By allowing ads to appear on this site, you support the local businesses who, in turn, support great local journalism.
Another Abba House success story
Placeholder Image
Forsyth County News

On the Net

For more information on Abba House, visit

I’m always humbled by the perseverance of the human spirit.

When a friend of mine told me about Chris Croft’s story of recovery and redemption, I just knew I had to meet her.

As we got together recently for coffee, I sat spellbound as Chris shared her story.

Born and raised in Forsyth County, Chris said she was raised in a Christian home, but felt unworthy and unloved.

"My mother had a wounded past and my father worked all of the time," she said. "I just felt such severe rejection ever since I can remember."

At a young age, Chris was prescribed pain pills for medical problems. Unfortunately, she began using the medication to help numb her emotional pain.

After marrying her high school sweetheart, Chris hoped life would take on more order and stability. She and her husband had one daughter, Courtney.

Sadly, after four-and-a-half years of marriage, her husband left her.

"I was completely devastated," she said. "I felt totally lost. I spiraled out of control and began drinking, doing drugs, going to bars.

"I did things that were totally out of character for me."

By the time Chris met her second husband, she said she was a mess and their relationship was not healthy.

"We enabled each other, and were definitely not good for each other," she said.

When Chris got pregnant, which in her own words was a miracle, she stopped using drugs. The joy of giving birth to daughter Mikayla was followed by several tragic events.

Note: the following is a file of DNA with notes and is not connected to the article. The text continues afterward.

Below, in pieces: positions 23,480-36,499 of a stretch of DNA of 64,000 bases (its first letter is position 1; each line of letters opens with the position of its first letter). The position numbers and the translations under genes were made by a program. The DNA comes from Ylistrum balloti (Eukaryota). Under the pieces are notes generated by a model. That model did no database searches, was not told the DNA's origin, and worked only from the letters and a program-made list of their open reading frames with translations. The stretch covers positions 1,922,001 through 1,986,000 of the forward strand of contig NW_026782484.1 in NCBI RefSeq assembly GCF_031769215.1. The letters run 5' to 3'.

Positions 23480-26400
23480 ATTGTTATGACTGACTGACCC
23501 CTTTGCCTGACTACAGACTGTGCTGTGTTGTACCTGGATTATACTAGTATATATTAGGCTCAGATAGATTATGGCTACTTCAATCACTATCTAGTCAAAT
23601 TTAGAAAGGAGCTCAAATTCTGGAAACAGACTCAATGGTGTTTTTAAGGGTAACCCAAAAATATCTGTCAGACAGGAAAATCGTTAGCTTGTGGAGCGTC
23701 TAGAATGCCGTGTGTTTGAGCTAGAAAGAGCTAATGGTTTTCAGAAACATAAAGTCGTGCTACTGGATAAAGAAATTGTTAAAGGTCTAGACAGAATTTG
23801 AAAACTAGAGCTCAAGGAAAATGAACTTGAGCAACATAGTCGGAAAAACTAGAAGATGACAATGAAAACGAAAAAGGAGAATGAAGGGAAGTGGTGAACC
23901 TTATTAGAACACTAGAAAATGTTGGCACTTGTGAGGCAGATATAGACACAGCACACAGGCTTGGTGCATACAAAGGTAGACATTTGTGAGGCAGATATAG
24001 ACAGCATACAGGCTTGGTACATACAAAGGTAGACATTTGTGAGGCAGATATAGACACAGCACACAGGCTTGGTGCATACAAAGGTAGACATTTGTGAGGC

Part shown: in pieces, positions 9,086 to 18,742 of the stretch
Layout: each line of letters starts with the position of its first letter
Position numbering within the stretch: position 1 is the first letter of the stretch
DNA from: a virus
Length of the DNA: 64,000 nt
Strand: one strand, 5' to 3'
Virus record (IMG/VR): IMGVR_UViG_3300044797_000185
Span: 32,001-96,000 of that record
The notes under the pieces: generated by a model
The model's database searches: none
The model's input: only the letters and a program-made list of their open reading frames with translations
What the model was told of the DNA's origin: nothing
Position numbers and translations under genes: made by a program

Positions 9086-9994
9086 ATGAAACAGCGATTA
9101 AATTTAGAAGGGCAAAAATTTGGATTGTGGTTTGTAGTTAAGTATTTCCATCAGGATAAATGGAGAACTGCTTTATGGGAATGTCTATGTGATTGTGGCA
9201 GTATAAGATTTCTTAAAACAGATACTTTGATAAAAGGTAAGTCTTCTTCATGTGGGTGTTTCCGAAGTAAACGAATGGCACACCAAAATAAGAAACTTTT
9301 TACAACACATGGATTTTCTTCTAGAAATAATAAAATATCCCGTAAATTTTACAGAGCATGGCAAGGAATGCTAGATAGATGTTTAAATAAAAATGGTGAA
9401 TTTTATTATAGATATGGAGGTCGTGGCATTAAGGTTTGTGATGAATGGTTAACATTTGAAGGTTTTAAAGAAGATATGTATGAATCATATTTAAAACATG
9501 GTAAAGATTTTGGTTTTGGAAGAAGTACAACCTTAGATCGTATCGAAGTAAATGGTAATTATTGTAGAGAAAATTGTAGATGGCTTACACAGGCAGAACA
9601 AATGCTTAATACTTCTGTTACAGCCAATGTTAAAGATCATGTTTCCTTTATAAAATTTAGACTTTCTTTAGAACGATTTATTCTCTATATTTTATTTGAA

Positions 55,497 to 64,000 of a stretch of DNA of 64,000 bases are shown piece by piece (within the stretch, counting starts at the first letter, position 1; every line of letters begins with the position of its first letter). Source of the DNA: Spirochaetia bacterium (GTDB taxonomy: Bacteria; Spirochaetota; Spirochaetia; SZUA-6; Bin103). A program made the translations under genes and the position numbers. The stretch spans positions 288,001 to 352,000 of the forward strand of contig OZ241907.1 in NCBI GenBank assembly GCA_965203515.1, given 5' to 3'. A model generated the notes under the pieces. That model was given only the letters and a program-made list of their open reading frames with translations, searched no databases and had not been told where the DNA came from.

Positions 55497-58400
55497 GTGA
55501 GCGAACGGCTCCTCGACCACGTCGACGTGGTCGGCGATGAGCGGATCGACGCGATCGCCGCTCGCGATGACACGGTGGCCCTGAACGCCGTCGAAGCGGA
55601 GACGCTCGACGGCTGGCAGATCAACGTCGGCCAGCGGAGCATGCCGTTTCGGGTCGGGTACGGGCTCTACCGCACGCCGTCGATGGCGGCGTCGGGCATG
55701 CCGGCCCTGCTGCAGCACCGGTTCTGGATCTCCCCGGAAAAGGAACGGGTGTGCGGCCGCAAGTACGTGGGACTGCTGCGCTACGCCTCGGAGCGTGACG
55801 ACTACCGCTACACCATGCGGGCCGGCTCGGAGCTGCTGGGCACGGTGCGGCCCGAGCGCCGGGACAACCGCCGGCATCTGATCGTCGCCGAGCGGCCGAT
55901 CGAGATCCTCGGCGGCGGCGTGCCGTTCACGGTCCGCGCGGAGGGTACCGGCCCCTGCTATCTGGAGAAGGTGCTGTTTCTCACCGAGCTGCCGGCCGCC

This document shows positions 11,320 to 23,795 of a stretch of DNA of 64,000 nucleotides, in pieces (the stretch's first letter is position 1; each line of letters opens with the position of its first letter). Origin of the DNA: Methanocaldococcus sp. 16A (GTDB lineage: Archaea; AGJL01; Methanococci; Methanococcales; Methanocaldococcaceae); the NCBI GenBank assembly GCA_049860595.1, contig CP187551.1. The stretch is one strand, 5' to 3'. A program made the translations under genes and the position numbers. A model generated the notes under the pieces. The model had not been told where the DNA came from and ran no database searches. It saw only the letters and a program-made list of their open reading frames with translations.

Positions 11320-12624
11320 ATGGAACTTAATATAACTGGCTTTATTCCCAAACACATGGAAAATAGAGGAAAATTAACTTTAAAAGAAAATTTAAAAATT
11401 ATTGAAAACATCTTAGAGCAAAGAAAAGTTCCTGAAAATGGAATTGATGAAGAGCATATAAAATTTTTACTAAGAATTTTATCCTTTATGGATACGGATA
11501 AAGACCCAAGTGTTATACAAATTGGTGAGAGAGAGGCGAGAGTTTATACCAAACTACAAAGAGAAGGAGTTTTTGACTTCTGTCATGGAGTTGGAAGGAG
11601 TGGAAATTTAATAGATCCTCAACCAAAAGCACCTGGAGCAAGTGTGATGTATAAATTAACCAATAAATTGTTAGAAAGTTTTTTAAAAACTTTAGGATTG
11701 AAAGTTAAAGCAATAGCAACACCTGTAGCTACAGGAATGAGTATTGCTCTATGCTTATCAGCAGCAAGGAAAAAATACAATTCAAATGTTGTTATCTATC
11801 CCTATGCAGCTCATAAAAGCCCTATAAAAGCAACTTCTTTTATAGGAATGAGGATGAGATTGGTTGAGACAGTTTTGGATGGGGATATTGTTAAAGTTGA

First, her husband died suddenly in 2004.

And when Mikayla was 1, Chris’s then-17-year-old Courtney was killed in a car accident.

Through tears, Chris said, "I was so beaten down, I didn’t know how I could go on."

Like so many addicts, Chris went back to her old crutch and began using drugs again. Her addiction became full blown and using was all she cared about.

Chris told me at that point she wanted to die. It took losing custody of Mikayla for her to get serious about finding help.

"I had been to a few of the open meetings at Abba House, but up until that point, I was unwilling to make the 15-month commitment," she said.

"After losing custody of my child, I was ready to do anything to get her back."

Chris said living at Abba House has been a difficult yet amazing experience.

Founded in 1992 in Okeechobee, Fla., Abba House is a faith-based, long-term facility for women recovering from addiction.

It’s the only place of its kind in north Georgia that allows a woman to have her children with her while recovering.

While recovering, Abba House offers its residents classes to empower them with the knowledge and skills they need to live a full and healthy life without drugs or alcohol.

"The atmosphere is safe and full of love," Chris said. "I finally learned what unconditional love is."

Chris completed the 15-month program in August and is teaching classes and completing ministry training at the facility. That’s in addition to doing its public relations.

Her beautiful Mikayla, now 7, lives with her on site.

"I don’t know what the future holds, but for now I know I am doing what I am supposed to be doing," Chris said. "It feels awesome to be able to share my story and hopefully help others."

The story and her beautiful personality inspired me. She is a courageous young woman, and I have no doubt she will go on to inspire, encourage and help others.

What a blessing Abba House is to these women, their families and our community as a whole.

Please help support this wonderful ministry by volunteering, donating and shopping in their thrift store.


Adlen Robinson is author of "Home Matters: The Guide to Organizing Your Life and Home." E-mail her at